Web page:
to give it in exchange for a prerogative of which they altogether denied the existence. If they acceded to the proposal of the king, they recognised the legality of the writs of ship-money. Hampden, who was a greater master of parliamentary tactics than any man of his time, saw that this was the prevailing feeling, and availed himself of it with great dexterity. He moved that the question should be put, “Whether the House would consent to the proposition made by the king as contained in the message.” Hyde interfered, and proposed that the question should be divided; that the sense of the House should be taken merely on the point, “Supply, or no supply?” and that the manner and the amount should be left for subsequent consideration. The majority of the House was for granting a supply, but against granting it in the manner proposed by the king. If the House had divided on Hampden's question, the court would have sustained a defeat; if on Hyde's, the court would have gained an apparent victory. Some members called for Hyde's motion, others for Hampden's. In the midst of the uproar the secretary of state, Sir Harry Vane, rose and stated that the supply would not be accepted unless it were voted according to the tenor of the message. Vane was supported by Herbert, the solicitor-general. Hyde's motion was therefore no further pressed, and the debate on the general question was adjourned till the next day. On the next day the king came down to the House of Lords, and dissolved the Parliament with an angry speech. His conduct on this occasion has never been defended by any of his apologists. Clarendon condemns it severely. “No man,” says he, “could imagine what offence the Commons had given.” The offence which they had given is plain. They had, indeed, behaved most temper; tely and most respectfully. But they had shown a disposition to redress wrongs and to vindicate the laws; and this was enough to make them hateful to a king whom no law could bind, and whose whole government was one system of wrong. The nation received the intelligence of the dissolution with sorrow and indignation. The only persons to whom this event gave pleasure were those few discerning men who thought that the maladies of the state were beyond the reach of gentle remedies. Oliver St. John's joy was too great for concealmers. It lighted up his dark and melancholy features, and made him, for the first time, indiscreetly communicative. Ho told Hyde that things must be worse before they could be better; and that the dissolved Parliament would never have done all that was necessary. St. John, we think, was in the right. No good could then have been done by any Parliament which did not adopt as its great principle that no confidence could safely be placed in the king, and that, while he enjoyed more than the shadow of power, the nation would never enjoy more than the shadow of liberty. As soon as Charles had dismissed the Park. liament, he threw several members of the House of Commons into prison. Ship-money e 3
was exacted more rigorously than ever; and the mayor and sheriffs of London were prosecuted before the Star-Chamber for slackness in levying it. Wentworth, it is said, observed, with characteristic insolence and cruelty, that things would never go right till the aldermen were hanged. Large sums were raised by force on those counties in which the troops were quartered. All the wretched shifts of a beggared exchequer were tried. Forced loans were raised. Great quantities of goods were bought on long credit and sold for ready money. A scheme for debasing the currency was under consideration. At length, in August, the king again marched northward. The Scots advanced into England to meet him. It is by no means improbable that this bold step was taken by the advice of Hampden, and of those with whom he acted; and this has been made matter of grave accusation against the English Opposition. To call in the aid of foreigners in a domestic quarrel, it is said, is the worst of treasons; and that the Puritan leaders, by taking this course, showed that they were regardless of the honour and independence of the nation, and anxious only for the success of their own saction. We are utterly unable to see any distinction between the case of the Scotch invasion in 1640 and the case of the Dutch invasion in 1688, or rather we see distinctions which are to the advantage of Hampden and his friends. We believe Charles to have been, beyond all comparison, a worse and more dangerous king than his son. The Dutch were strangers to us; the Scots a kindred people, speaking the same language, subjects of the same crown, not aliens in the eye of the law. If, indeed, it had been possible that a Dutch army or a Scotch army could have enslaved England, those who persuaded Lesley to cross the Tweed, and those who signed the invitation to the Prince of Orange, would have been traitors to their country. But such a result was out of the question. All that either a Scotch or a Dutch invasion could do was to give the public feeling of England an opportunity to show itself. Both expeditions would have ended in complete and ludicrous discomfiture had Charles and James been supported by their soldiers and their people. In neither case, therefore, was the independence of England endangered; in neither case was her honour compromised: in both cases her liberties were preserved. The second campaign of Charles against the Scots was short and ignominious. His soldiers, as soon as they saw the enemy, ran away as English soldiers have never run either before or since. It can scarcely be doubted that their slight was the effect, not of cowardice, but of disaffection. The four northern counties of England were occupied by the Scotch army. The king retired to York. The game of tyranny was now up. Charles had risked and lost his last stake. It is impossible to retrace the mortifications and humiliations which this bad man now had to endure without a feeling of vindictive pleasure. His army was mutinous; his treasury was empty; his people clamoured for a Parliament; adaresses and petitions against the government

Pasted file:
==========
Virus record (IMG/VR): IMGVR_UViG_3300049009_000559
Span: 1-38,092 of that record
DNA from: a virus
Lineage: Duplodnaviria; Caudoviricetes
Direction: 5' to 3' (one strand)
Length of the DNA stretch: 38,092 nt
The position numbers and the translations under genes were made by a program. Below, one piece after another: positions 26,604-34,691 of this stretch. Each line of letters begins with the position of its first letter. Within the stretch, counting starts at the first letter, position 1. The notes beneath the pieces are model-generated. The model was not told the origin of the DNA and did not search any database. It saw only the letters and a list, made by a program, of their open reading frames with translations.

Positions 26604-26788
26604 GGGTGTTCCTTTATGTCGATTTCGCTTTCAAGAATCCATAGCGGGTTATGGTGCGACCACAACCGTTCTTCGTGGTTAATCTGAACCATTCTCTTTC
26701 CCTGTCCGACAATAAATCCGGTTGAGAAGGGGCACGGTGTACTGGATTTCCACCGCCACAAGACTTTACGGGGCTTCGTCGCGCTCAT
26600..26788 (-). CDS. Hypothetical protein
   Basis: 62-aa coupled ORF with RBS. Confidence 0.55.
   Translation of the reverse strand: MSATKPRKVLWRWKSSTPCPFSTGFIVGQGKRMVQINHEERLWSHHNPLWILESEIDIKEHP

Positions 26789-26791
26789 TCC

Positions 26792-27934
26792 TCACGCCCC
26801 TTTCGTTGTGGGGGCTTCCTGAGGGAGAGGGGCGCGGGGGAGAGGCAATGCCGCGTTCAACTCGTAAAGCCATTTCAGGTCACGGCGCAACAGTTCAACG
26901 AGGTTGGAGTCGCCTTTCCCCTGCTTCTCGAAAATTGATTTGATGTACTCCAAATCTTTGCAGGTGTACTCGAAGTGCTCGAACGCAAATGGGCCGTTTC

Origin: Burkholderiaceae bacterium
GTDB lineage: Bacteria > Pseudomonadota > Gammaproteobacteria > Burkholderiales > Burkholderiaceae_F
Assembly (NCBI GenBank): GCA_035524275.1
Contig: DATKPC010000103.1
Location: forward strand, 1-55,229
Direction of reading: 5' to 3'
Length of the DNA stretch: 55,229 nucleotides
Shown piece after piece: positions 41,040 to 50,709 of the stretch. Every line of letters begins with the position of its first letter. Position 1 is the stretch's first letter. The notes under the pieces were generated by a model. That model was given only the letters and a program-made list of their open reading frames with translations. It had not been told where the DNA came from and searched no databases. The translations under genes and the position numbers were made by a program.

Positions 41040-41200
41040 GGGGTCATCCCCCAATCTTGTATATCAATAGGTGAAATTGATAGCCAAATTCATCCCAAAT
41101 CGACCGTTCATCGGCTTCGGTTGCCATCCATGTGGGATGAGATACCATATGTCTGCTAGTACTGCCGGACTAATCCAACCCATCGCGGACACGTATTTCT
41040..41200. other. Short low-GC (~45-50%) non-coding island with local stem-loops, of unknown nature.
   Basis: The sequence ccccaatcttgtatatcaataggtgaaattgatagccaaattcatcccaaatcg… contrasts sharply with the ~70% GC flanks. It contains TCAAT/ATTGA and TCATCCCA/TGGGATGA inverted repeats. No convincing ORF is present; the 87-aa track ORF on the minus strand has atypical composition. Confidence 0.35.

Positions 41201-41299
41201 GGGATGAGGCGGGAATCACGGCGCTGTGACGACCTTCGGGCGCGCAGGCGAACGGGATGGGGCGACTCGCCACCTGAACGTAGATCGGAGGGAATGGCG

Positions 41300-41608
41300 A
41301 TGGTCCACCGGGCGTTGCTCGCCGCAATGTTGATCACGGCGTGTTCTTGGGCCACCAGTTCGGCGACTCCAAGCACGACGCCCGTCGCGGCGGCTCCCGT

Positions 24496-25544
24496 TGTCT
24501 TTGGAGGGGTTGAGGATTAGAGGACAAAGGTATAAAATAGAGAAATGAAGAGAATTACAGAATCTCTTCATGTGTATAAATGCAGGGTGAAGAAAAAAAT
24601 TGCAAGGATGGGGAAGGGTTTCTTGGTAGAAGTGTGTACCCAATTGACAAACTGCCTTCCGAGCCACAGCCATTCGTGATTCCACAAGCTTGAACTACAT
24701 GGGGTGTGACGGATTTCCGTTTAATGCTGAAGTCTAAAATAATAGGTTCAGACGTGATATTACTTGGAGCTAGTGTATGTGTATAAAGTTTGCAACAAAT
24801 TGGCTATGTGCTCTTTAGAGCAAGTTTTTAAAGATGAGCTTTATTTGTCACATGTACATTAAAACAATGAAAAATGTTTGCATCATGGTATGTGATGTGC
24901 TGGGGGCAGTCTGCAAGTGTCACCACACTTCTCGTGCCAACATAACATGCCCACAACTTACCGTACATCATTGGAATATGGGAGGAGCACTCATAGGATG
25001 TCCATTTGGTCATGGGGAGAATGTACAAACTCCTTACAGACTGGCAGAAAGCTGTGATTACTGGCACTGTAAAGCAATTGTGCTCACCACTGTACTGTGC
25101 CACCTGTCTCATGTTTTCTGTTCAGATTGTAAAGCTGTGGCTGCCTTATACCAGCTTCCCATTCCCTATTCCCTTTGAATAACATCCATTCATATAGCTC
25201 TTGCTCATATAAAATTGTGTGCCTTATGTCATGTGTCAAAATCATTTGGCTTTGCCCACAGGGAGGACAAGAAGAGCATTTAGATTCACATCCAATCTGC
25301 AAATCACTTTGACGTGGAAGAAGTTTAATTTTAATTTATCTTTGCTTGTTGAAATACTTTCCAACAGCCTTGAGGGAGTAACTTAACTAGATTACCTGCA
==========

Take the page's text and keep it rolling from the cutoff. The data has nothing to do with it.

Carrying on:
were presented. Strafford was for shooting those who presented them by martial law; but the king could not trust the soldiers. A great council of Peers was called at York, but the king could not trust even the Peers. He struggled, he evaded, he hesitated, he tried every shift rather than again face the representatives of his injured people. At length no shift was left. He made a truce with the Scots, and summoned a Parliament. The leaders of the popular party had, after the late dissolution, remained in London for the purpose of organizing a scheme of opposition to the court. They now exerted themselves to the utmost. Hampden, in particular, rode from county to county exhorting the electors to give their votes to men worthy of their confidence. The great majority of the returns was on the side of the Opposition. Hampden was himself chosen member for both Wendover and for Buckinghamshire. He made his election to serve for the county. On the 3d of November, 1640—a day to be long remembered—met that great Parliament, destined to every extreme of fortune—to empire and to servitude, to glory and to contempt;-at one time the sovereign of its sovereign, at another time the servant of its servants, and the tool of its tools. From the first day of its meeting the attendance was great, and the aspect of the members was that of men not disposed to do the work negligently. The dissolution of the late Parliament had convinced most of them that half measures would no longer suffice. Clarendon tells us that “the same men who, six months before, were observed to be of very moderate tempers, and to wish that gentle remedies might be applied, talked now in another dialect both of kings and persons; and said that they must now be of another temper than they were the last Parliament.” The debt of vengeance was swollen by all the usury which had been accumulating during many years; and payment was made to the full. This memorable crisis called forth parliamentary abilities, such as England had never before seen. Among the most distinguished members of the House of Commons were Falkland, Hyde, Digby, Young, Harry Vane, Oliver St. John, Denzil Hollis, Nathaniel Fiennes. But two men exercised a paramount influence over the legislature and the country —Pym and Hampden; and, by the universal consent of friends and enemies, the first place belonged to Hampden. On occasions which required set speeches, Pym generally took the lead. Hampden very seldom rose till late in a debate. His speaking was of that kind which has, in every age, been held in the highest estimation by English Parliaments—ready, weighty, perspicuous, condensed. His perception of the feeling of the House was exquisite, his temper unalterably placid, his manner eminently courteous and gentlemanlike. “Even with those,” says Clarendon, “who were abla to preserve themselves from his infusions, and who discerned these opinions to be fixed in him with which they could not comply, he always left the character of an ingenuous and conscientious per